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Kids might prefer their screens but time outdoors is important for healthy, happy mini-humans. Here’s why playing outdoors is good for kids.
As parents, we all know playing outside is an important experience for our children. But did you know one expert recommends three hours of outdoor play each day? It sounds like a lot, especially in our technology-obsessed society where we seem to be increasing time indoors but the merits of action in the outdoor environment keep stacking up. Here’s why playing outdoors is good for kids.
Keeping kids fit and healthy can be a challenge. These days our lives are increasingly sedentary and we’re so time-poor that finding spare minutes to go for a walk or kick a soccer ball around can be a challenge. But playing outside is crucial to children’s good health and offers endless benefits.
Firstly, we all require a bit of daily sun exposure to boost vitamin D levels and to improve our mood and immune systems (just remember to be sun safe while you’re out there!). Research suggests regular outdoor play and physical activity is important for children’s physical development and lowers the risk of kids developing short-sightedness and muscular problems. Physical activity can also help children sleep better and is intrinsic to their overall good health.
Just being out in open space and engaging in free play is good for our kids. It removes restrictions, allowing them to be louder, freer and more energetic. In outdoor spaces, kids can engage in skills like kicking, throwing, jumping, running, hopping and dancing – activities that may not be practical inside the house.
By children playing and using their bodies in this way, they’re boosting their gross motor skills and building muscle. They’re also working on important functions like flexibility, endurance and good posture.
Grab some bouncy balls (they can create their own) and some chalk for a hard and fast handball session. Get young children moving with an obstacle course with step-a-trails and bean bags. Or simply get them throwing and chasing planes. They can make paper planes from simple construction paper or with a cool kit.
The positive physiological benefits of playing outdoors are clear. What’s more of a surprise is the way this can impact on mental health and brain development in our children. Kids who spend frequent time out in the outdoor environment have less stress and mental fatigue and an increased ability to focus, as well as deeper levels of curiosity, which leads to better academic results.
Active kids are also happy kids, with less recorded cases of depression and anxiety. According to the biophilia hypothesis, humans are instinctively drawn to nature and our connection to it brings us happiness.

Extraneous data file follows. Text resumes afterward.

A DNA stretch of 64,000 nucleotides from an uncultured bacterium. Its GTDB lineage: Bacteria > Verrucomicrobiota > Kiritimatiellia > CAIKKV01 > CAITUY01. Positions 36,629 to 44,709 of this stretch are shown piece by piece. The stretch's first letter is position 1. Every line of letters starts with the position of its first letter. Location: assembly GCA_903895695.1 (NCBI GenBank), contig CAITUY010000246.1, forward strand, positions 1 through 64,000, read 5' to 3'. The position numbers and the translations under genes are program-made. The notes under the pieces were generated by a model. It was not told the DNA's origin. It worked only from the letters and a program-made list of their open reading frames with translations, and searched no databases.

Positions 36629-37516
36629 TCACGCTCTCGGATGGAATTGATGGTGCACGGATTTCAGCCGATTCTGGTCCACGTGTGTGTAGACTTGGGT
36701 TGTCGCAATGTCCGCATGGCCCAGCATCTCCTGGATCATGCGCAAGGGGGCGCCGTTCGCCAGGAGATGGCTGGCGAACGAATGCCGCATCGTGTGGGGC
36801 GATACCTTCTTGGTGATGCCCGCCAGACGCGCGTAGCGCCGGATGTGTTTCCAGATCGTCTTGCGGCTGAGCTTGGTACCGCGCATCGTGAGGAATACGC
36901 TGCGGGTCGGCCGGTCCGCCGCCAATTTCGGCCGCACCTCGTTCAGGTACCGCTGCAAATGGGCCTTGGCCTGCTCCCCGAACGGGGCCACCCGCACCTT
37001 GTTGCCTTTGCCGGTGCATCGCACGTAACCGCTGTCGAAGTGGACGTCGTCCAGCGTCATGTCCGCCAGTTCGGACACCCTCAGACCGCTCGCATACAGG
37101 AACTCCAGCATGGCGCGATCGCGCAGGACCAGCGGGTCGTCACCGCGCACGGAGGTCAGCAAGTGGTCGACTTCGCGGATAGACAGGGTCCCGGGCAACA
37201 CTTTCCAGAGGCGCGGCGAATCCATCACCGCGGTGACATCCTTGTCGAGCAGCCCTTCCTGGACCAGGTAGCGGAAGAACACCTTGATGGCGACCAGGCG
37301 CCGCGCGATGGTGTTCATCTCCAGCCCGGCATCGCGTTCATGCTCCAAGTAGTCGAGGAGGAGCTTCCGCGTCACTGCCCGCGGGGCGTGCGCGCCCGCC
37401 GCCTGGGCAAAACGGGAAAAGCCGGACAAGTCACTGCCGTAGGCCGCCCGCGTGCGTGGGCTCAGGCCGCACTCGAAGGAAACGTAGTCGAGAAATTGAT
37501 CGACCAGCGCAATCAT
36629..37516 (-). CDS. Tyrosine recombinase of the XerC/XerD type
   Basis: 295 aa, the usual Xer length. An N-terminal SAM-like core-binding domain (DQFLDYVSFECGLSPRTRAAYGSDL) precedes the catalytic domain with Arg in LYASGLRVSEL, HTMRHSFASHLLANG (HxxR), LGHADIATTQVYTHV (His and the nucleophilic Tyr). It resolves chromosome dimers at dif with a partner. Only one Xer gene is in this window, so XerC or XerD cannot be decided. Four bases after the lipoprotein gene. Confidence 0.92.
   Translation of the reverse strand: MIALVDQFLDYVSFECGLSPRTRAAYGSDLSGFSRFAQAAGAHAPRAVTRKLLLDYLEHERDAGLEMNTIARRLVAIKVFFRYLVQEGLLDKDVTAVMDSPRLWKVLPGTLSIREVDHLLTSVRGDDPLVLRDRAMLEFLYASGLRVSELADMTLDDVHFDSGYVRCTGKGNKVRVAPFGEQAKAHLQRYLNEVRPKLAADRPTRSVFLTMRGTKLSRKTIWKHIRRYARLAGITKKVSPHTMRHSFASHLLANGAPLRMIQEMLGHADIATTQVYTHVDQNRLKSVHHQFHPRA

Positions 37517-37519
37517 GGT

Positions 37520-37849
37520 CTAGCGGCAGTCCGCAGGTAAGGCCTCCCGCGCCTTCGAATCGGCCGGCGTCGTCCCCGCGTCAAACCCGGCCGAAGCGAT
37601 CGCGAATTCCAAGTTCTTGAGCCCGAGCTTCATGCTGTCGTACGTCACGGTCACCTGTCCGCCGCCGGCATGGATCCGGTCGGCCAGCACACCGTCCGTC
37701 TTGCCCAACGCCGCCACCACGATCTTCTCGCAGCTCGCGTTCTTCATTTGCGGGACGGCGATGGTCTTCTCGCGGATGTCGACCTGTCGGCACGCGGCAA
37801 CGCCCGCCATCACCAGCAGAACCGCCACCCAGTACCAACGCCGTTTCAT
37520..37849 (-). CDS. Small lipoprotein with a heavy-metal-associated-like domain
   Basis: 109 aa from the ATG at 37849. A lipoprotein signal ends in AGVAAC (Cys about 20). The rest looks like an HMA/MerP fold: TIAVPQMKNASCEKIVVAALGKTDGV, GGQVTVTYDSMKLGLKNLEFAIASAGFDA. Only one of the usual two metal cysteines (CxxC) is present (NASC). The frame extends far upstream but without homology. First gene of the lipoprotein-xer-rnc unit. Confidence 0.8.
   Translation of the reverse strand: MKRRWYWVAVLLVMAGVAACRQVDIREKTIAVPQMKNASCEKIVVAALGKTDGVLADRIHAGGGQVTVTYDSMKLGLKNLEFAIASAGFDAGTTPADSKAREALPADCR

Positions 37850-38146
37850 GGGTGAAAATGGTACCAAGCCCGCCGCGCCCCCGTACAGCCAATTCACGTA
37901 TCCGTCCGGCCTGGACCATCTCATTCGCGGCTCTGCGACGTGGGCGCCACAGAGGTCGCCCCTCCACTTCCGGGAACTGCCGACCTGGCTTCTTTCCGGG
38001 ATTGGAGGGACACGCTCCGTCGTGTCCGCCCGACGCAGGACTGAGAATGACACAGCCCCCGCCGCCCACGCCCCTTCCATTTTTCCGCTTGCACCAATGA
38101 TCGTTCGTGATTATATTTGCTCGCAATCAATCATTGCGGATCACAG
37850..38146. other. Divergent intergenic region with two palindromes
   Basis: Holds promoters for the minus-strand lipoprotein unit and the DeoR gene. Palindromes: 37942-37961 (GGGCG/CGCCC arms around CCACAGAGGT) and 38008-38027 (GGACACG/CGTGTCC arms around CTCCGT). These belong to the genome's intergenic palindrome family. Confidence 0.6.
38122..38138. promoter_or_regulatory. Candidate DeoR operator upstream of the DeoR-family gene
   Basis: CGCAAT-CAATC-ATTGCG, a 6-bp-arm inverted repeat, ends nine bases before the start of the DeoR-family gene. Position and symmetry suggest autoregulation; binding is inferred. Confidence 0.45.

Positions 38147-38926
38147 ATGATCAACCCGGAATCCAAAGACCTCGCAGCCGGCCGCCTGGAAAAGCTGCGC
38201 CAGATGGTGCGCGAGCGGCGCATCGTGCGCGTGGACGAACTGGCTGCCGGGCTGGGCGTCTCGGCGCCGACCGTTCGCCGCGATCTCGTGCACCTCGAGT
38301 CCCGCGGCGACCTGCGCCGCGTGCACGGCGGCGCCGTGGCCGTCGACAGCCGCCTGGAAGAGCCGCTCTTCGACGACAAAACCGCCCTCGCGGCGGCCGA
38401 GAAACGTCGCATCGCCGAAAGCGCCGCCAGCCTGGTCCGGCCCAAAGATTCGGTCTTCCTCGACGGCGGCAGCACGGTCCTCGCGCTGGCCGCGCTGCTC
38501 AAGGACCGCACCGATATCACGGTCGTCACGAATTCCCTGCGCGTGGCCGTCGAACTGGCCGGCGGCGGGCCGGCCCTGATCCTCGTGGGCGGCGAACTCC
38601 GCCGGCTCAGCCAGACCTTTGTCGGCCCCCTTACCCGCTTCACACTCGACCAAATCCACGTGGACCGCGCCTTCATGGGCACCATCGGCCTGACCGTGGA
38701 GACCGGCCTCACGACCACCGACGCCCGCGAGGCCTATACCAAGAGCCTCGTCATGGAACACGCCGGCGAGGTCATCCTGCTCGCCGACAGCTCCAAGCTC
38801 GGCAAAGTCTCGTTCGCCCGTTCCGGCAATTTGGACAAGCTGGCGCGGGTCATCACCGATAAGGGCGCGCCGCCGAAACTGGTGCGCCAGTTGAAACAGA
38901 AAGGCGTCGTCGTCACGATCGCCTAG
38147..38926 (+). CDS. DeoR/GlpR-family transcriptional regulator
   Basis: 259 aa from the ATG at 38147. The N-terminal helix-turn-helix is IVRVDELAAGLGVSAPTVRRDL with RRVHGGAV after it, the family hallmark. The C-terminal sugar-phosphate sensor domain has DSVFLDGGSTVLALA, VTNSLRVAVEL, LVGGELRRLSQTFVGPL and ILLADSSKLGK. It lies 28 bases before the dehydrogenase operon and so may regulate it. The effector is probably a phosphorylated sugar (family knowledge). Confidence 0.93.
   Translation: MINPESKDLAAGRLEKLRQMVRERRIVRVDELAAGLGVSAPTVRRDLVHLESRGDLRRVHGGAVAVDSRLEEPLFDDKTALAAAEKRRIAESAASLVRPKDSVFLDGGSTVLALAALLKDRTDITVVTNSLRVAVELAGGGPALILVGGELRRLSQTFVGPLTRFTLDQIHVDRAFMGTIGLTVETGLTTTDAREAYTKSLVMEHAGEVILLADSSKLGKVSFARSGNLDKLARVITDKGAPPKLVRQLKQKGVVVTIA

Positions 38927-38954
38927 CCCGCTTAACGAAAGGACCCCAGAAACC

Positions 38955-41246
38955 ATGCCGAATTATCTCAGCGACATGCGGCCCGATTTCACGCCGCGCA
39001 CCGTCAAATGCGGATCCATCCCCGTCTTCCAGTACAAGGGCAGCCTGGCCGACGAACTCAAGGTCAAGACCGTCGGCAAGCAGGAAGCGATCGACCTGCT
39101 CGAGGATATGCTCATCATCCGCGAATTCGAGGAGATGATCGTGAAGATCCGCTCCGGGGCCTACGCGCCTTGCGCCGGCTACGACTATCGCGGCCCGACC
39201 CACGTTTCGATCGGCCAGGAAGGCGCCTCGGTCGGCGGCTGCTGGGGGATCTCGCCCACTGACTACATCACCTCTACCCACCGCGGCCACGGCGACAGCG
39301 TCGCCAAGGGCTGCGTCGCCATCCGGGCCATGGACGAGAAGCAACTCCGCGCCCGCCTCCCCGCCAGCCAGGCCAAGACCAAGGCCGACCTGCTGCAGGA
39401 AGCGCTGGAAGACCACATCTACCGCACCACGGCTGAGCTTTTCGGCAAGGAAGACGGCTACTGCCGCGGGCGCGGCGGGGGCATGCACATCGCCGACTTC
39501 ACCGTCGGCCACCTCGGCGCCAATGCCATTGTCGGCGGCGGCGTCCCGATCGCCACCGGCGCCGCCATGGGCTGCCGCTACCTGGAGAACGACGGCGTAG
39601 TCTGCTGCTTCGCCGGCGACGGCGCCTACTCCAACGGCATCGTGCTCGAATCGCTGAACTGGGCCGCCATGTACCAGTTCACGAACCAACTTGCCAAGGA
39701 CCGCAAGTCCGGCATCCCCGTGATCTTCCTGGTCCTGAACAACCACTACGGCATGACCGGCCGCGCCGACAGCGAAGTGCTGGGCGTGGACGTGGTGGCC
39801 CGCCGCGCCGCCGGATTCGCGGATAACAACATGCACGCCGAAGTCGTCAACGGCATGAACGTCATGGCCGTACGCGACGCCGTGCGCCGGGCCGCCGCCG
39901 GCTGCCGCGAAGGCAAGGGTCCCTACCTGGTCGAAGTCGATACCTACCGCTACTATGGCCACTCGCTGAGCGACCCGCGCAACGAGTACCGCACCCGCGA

For young kids, a sandbox and a bucket of tools can deliver hours of fun – just like it did when you were a preschooler. With some simple sidewalk chalk, playing games like hopscotch is a lock. And don’t forget the classics: hide and seek, tag and musical chairs (wireless and Bluetooth speakers are perfect for this one) or just a simple nature walk.
Playing outdoors allows children to have hands-on experiences, rather than passively watching television or playing on a tablet when spending extended time indoors. Being outside can lead to adventures, which is not only fun but encourages independence and confidence.
This is the core philosophy behind the Candlebark School, established by author John Marsden in 2006. The school is based in the foothills of the Macedon ranges, on grounds spanning 445 hectares. Students are encouraged to go hiking and exploring and frequent unstructured outdoor free play is a key part of the curriculum.
One of the big benefits of outdoor activities is that the setting lends itself to group play, like playing tag or throwing paper planes to one another, and through these activities kids are learning to share and cooperate.
According to a Harvard Medical School blog, playing outdoors helps kids learn how to play fair. Subconsciously, they’re picking up capabilities to work well with others, lead a team and solve problems.
Running and jumping is great but there’s no harm in enjoying quieter pursuits in the afternoon breeze, too. Set up the colouring pencils, crayons and butcher’s paper on a garden table and encourage kids to take part in an outdoor drawing session. Take a puzzle outside for them to do on the back patio. With some string they can play cat’s cradle sitting on the grass.
Playing outdoors can also be great for parents because it’s low-cost and easy — get them outdoors with you for household tasks like gardening, hanging clothes on the line, sweeping or feeding pets.
Playing outside lets children take risks and experiment. While parents naturally want to keep kids safe, allowing them to engage in “risky”, free play activities such as climbing trees, balancing on walls and dangling on outdoor play equipment helps them build confidence and resilience, as well as physical abilities and fitness.
Even if they fail, there are valuable lessons to be had. Unstructured outdoor play, without parents leading the way, promotes independence, creativity and problem-solving skills. When things go awry, kids learn to be resilient and self-regulating.
The future of our planet depends on our children. This has never been more clear than it is now. Spending time outdoors with little ones gives them an appreciation for, and understanding of, nature and the outdoor environment. Walking in the park or bush, spotting animals and plants, playing and exploring, all help establish a connection between children and the great outdoors.
Try going one step further to give your kids the chance to become responsible little people. Give them a plant to nurture, or an outdoor tidying task to complete. Get them engaged in the local landscape and watch as the positive outcomes stack up.